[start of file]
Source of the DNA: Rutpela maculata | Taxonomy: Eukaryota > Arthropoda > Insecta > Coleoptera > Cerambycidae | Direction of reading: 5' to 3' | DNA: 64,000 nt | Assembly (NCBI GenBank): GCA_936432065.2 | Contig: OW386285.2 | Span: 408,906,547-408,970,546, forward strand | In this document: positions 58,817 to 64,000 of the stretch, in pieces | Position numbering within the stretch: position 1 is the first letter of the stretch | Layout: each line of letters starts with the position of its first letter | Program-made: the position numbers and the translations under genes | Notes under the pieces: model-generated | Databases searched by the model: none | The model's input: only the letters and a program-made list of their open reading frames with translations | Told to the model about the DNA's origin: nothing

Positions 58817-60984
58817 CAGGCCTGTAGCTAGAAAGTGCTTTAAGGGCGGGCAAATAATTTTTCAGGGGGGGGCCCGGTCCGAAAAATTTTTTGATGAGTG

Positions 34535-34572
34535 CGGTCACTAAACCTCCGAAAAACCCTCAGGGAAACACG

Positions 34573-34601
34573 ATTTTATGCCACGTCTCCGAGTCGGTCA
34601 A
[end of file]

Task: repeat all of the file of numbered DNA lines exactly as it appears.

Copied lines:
Source of the DNA: Rutpela maculata | Taxonomy: Eukaryota > Arthropoda > Insecta > Coleoptera > Cerambycidae | Direction of reading: 5' to 3' | DNA: 64,000 nt | Assembly (NCBI GenBank): GCA_936432065.2 | Contig: OW386285.2 | Span: 408,906,547-408,970,546, forward strand | In this document: positions 58,817 to 64,000 of the stretch, in pieces | Position numbering within the stretch: position 1 is the first letter of the stretch | Layout: each line of letters starts with the position of its first letter | Program-made: the position numbers and the translations under genes | Notes under the pieces: model-generated | Databases searched by the model: none | The model's input: only the letters and a program-made list of their open reading frames with translations | Told to the model about the DNA's origin: nothing

Positions 58817-60984
58817 CAGGCCTGTAGCTAGAAAGTGCTTTAAGGGCGGGCAAATAATTTTTCAGGGGGGGGCCCGGTCCGAAAAATTTTTTGATGAGTG

Positions 34535-34572
34535 CGGTCACTAAACCTCCGAAAAACCCTCAGGGAAACACG

Positions 34573-34601
34573 ATTTTATGCCACGTCTCCGAGTCGGTCA
34601 A